I’m not good at writing tech articles and I think the reason is twofold : (1) I’ve never found the tech articles I read very interesting and (2) I’ve never owned a typical car found in a tech article – i.e Chevy.


That’s probably the reason why I haven’t written a part two to the EFI install in my 1977 Chrysler Newport (Thelma).


I was pretty excited after I ordered the parts anticipating the process so I funneled that excitement into the first half of this article. I was right to be excited. Installing the EFI Kit on Thelma was exceedingly fun.




I’m a martyr to cars. Most of my Saturday mornings are dedicated to cutting out rust, grinding and welding. So, to get to take a break from that to do some actually fun wrenching was a very welcome distraction.


I’m not one to eat my dessert before finishing my peas I did also take the opportunity to also install a new lightweight starter; re-seal the pan valve cover gaskets; install a new rear seal and blast and paint the pan and intake manifold. I’ll give you a minute to take that all in.



During this process, I also took the opportunity to remove the mechanical fuel pump and install a blocking plate. Starting with this project I’ve start gluing my gaskets to whatever I’m installing with some spray contact adhesive. I’ve been pretty happy with the results so far.



After reinstalling the pan; valve covers; the manifold; blocking off the fuel pump and installing the new starter I was left with an engine that was sealed and looked good but had no carburetor or way to get fuel to that not existent carburetor. So for the next few days there Thelma was waiting – and as the late-great Tom Petty said – the waiting was truly the hardest part.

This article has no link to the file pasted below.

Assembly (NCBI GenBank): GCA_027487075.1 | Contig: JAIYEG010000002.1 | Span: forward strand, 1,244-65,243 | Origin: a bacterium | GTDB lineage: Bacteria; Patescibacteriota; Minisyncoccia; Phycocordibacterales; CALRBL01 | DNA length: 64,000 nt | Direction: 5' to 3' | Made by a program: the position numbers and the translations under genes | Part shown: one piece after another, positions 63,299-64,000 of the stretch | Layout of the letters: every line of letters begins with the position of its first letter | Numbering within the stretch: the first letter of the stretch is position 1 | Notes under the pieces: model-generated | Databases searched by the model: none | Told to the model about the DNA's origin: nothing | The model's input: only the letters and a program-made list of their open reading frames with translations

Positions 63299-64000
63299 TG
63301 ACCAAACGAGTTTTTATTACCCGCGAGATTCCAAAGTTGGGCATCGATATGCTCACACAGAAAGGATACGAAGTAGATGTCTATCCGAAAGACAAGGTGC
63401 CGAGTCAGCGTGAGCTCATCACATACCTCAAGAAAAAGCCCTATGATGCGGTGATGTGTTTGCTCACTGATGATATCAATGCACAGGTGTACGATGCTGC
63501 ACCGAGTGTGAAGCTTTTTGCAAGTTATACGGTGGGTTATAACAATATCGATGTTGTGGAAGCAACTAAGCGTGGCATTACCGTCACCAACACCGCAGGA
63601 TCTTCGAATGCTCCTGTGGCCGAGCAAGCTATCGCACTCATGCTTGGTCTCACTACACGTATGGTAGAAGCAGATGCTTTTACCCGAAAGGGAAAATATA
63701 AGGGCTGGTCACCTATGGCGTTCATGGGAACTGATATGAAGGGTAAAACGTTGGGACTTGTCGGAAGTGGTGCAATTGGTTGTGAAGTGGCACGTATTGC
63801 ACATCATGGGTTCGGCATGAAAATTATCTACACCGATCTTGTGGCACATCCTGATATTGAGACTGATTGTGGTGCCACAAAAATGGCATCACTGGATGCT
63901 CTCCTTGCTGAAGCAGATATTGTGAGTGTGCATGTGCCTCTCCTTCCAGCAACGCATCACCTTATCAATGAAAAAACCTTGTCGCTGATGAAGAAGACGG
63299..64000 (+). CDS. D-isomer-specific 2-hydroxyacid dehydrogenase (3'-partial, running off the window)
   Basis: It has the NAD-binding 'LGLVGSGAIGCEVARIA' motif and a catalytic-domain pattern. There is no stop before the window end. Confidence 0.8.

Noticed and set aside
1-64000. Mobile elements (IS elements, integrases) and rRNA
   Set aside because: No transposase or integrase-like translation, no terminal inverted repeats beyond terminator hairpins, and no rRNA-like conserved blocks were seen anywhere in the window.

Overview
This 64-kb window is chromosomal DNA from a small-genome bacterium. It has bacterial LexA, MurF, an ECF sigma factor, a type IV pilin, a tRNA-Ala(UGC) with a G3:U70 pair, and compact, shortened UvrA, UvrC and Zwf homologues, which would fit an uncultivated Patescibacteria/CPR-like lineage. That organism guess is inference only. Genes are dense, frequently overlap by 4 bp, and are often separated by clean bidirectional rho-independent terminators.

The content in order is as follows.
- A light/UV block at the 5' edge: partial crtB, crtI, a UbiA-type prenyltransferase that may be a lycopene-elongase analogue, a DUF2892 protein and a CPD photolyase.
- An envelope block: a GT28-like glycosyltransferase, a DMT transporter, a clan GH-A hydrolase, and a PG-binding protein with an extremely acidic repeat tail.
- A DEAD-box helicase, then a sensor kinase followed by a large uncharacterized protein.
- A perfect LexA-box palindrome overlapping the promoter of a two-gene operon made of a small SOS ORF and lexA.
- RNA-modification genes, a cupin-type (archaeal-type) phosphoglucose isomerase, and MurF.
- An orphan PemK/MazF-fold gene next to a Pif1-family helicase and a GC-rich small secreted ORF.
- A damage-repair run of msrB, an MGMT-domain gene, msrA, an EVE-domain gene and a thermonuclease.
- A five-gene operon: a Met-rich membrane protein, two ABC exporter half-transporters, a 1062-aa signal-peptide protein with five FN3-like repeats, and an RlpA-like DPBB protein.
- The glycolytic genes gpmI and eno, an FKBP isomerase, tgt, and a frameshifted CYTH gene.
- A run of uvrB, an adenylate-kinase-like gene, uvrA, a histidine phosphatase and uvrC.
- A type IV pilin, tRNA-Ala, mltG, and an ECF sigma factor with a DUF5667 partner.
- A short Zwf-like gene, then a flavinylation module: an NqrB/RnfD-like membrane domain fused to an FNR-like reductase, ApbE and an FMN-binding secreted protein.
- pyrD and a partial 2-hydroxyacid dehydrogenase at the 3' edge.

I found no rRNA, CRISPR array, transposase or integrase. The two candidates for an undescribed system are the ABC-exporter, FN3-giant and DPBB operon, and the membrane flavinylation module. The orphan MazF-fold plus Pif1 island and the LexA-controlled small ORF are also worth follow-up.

It’s important to point out here that it was at this point I made a huge error. I had filled the car with oil just to see if I had any leaks with no pressure, but after installing the pan I forgot to install an oil filter. I did, however, remove the oil filter so I was without an oil filter. It wouldn’t be until I first started the car at a later date that I would discover this when my garage then had a lake of very expensive green oil from Bradley, Pennsylvania. 


It was just before my next weekend that my EFI Kit showed up at my doorstep. I was very excited to get it. The company has a few videos on Youtube about installing this EFI kit so I figured at this point I was an expert.



I started with the throttle body because that’s the coolest part. As I suspected in part 1, I did need an adaptor for the throttle body to mount to the manifold. The Chrysler 400 of this period has a ‘spread bore’ opening and the throttle body has a standard bore. It wasn’t a big deal because I had the dealer throw it in the box with the EFI Kit and charge me accordingly.



What did worry me about the adaptor and the throttle body was the overall height. After mocking everything up and reinstalling the air cleaner, I was happily surprised that the hood still closed without interference.


I did however, cut the rod for the air cleaner down and re-threaded the cut end to accommodate the throttle body to have it thread in at the top of the unit instead of lower as it was with the Thermoquad setup. This wasn’t a big deal plus it was only the second time I got to use my tap and die set.